Similarly, feminist mascots like The Dinner Party and Pussyhat Project™ are sold as opportunities to exercise a feminist position, but more often than not, are nothing more than a form of cathartic capitalism—as long as you wear this or attend this opening, you can be a revolutionary, too! In a similar vein, museum exhibitions that turn a work of art that even NY Magazine state “defines women in very limited terms” fulfills a hollow political quota without actually upping the ante and what was enough in 1979, or even 1995, is not enough in 2018. [20]


  1. Since my viewing the work in 2016, the piece has been re-lit to be more visible.  ↩

  2. Eckardt, Stephanie. “Why Judy Chicago, 78-Year-Old Feminist Godmother of Vagina Art, is Having a Revival.” W Magazine. October 23, 2017. Accessed January 22, 2018.  ↩

  3. Gerhard, Jane F. Dinner Party: Judy Chicago and the Power of Popular Feminism, 1970-2007. University of Georgia Press, 2013.5  ↩

  4. Ibid  ↩

  5. Steinem, Gloria. “Feminist Art Icon Judy Chicago Isn’t Done Fighting.” Interview Magazine.December 11, 2017. Accessed January 22, 2018.  ↩

  6. Four hundred women and men freely gave their time over a five year period, although it was around 150 who were dedicated to the project long-term.  ↩

  7. Deskins, Sally. “Ways of Seeing Judy Chicago’s ‘The Dinner Party.’" Art Slant, October 19 2017. Accessed January 22, 2018.  ↩

  8. Steinem, Interview  ↩

  9. Federici, Silvia. Revolution at Point Zero: Housework, Reproduction, and Feminist Struggle. Oakland, CA: PM Press, 2012. 57  ↩

  10. Ibid  ↩

  11. While Federici failed to incorporate race into her essay, the notion that capitalism is supported by unwaged, invisible labor would become integral to larger projects which would unfold over the next few decades with the rise of gender studies and identity politics.  ↩

  12. Bewer, Kirstie. “The Day Iceland’s Women Went on Strike.” BBC News, October 23, 2015. Accessed January 22, 2018.  ↩

  13. The Black Panthers are a great exception to this in that they organized around an understanding that in order to have any sort of revolution, they had to meet the basic needs of their community.  ↩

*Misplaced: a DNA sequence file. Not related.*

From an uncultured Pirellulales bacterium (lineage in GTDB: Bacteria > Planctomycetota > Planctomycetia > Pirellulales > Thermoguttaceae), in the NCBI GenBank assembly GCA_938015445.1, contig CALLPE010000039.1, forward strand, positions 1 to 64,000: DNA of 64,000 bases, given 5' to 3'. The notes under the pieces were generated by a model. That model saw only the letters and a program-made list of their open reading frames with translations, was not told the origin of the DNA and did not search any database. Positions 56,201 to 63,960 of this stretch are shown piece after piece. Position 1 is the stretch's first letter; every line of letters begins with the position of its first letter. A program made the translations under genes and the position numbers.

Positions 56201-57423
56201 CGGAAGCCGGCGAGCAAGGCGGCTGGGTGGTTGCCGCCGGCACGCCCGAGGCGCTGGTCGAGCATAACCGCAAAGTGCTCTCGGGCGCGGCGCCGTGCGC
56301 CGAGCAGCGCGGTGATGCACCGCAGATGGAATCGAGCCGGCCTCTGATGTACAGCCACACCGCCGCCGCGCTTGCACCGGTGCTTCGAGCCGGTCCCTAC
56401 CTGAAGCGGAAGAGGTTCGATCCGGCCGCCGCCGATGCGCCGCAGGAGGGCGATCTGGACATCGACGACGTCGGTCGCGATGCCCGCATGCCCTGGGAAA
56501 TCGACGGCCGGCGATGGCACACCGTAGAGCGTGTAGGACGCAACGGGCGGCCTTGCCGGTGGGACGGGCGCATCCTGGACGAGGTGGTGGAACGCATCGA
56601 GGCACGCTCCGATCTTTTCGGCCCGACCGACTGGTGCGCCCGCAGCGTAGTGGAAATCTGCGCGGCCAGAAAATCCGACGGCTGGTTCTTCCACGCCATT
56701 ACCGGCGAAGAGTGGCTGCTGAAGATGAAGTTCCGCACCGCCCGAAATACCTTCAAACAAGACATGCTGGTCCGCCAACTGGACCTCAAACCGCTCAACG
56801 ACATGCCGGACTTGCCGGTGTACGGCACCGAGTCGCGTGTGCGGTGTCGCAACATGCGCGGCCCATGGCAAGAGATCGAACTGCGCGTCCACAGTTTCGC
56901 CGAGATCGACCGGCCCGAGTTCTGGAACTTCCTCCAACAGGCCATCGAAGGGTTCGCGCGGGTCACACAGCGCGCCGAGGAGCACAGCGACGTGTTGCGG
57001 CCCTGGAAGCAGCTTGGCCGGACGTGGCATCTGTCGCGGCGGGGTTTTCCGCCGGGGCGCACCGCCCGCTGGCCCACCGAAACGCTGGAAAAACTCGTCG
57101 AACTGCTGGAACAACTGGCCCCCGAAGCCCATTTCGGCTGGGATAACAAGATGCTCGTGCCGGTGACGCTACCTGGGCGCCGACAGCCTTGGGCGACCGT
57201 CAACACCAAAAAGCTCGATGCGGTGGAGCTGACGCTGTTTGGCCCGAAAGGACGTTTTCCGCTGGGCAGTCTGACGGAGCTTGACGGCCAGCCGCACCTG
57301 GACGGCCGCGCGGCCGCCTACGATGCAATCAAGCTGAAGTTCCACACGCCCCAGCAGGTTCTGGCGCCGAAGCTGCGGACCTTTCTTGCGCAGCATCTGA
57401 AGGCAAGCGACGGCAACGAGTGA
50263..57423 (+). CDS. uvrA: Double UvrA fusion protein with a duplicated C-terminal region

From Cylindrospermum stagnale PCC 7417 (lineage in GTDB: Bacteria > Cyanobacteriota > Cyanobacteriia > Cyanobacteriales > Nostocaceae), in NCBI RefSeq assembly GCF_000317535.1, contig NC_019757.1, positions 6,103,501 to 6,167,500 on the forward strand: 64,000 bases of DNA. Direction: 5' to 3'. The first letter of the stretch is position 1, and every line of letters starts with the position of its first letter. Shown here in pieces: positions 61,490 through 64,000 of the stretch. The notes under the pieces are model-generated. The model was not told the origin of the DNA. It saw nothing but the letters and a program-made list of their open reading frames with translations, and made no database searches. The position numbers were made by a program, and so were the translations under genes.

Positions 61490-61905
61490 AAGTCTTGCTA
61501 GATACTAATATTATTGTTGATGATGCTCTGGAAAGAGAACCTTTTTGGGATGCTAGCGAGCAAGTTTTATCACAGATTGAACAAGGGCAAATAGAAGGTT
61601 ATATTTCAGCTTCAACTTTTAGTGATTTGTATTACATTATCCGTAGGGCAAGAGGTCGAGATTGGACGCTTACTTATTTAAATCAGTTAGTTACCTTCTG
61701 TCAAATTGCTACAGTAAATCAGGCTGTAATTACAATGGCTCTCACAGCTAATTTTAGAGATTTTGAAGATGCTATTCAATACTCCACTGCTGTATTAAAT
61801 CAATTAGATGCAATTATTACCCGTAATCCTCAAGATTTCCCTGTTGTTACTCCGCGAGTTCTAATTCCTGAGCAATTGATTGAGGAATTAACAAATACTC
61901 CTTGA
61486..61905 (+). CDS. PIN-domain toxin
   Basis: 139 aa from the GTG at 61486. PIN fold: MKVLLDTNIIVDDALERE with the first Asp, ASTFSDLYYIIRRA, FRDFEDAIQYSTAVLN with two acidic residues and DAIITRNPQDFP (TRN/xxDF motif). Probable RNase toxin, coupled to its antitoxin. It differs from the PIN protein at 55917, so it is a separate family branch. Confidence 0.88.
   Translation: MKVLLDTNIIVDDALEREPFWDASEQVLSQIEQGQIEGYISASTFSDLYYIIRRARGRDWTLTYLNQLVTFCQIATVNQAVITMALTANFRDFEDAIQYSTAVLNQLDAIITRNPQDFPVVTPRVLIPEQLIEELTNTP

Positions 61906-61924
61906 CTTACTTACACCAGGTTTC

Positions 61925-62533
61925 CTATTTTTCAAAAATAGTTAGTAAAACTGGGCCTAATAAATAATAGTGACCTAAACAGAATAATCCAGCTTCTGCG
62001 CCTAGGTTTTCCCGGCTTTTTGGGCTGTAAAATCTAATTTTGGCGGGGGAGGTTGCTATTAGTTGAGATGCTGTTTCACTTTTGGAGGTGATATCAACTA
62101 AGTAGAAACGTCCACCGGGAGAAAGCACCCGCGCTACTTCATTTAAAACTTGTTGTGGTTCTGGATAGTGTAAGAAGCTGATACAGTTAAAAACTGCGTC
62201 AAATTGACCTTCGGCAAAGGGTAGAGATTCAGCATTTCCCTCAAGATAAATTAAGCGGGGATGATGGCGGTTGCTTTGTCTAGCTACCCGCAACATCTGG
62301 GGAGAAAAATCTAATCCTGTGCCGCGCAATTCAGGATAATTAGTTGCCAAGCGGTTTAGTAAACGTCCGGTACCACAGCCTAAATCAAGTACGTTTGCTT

14. Pussyhat Project™ website  ↩

  15. In the process of writing this essay, the Pussyhat Project™ website included a caveat to the criticism against the project on its homepage stating, “Some feel that the pink color of the hat excludes people of color from the project. Some feel that the hat is a literal symbol of female anatomy, promoting Trans-Exclusionary Radical Feminism (TERF). Thank you for speaking up with your criticisms. We hear you.”Pussyhat Project™ website  ↩

  16. Ibid  ↩

  17. Maccambridge, Ruth. “Museums So White: Survey Reveals Deep Lack of Diversity.” Nonprofit Quarterly, March 2017. Accessed January 22, 2018.  ↩

  18. Maccambridge, Ruth.Furman, Anna. “Museums So White: Survey Reveals Deep Lack of Diversity.” September 22, 2017. Accessed January 22, 2018.  ↩

Harper Brokaw-Falbo is a writer and cultural producer working at the intersection of Art History and Urban Theory, and a co-founder of Dissolve. She recently completed the Whitney Independent Study Program in New York as a Helena Rubinstein Fellow in Critical Studies. She holds a BA in Art History from the University of Oregon, and an MA in the History and Theory of Contemporary Art from the San Francisco Art Institute.